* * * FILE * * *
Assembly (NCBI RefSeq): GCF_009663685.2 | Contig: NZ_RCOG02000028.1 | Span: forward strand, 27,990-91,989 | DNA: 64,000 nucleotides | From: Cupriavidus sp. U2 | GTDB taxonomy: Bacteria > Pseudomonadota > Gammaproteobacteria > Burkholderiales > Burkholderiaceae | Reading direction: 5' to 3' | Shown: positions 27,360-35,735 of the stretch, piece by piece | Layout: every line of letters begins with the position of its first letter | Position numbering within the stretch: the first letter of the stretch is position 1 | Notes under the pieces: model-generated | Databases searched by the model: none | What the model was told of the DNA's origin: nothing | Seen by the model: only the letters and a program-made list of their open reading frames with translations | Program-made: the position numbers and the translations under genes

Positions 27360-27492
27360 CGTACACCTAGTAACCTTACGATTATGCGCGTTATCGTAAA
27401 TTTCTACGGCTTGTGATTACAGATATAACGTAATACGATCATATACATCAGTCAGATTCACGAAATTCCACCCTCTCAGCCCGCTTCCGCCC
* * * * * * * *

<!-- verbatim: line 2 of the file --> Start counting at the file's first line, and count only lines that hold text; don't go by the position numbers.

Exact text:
Positions 27360-27492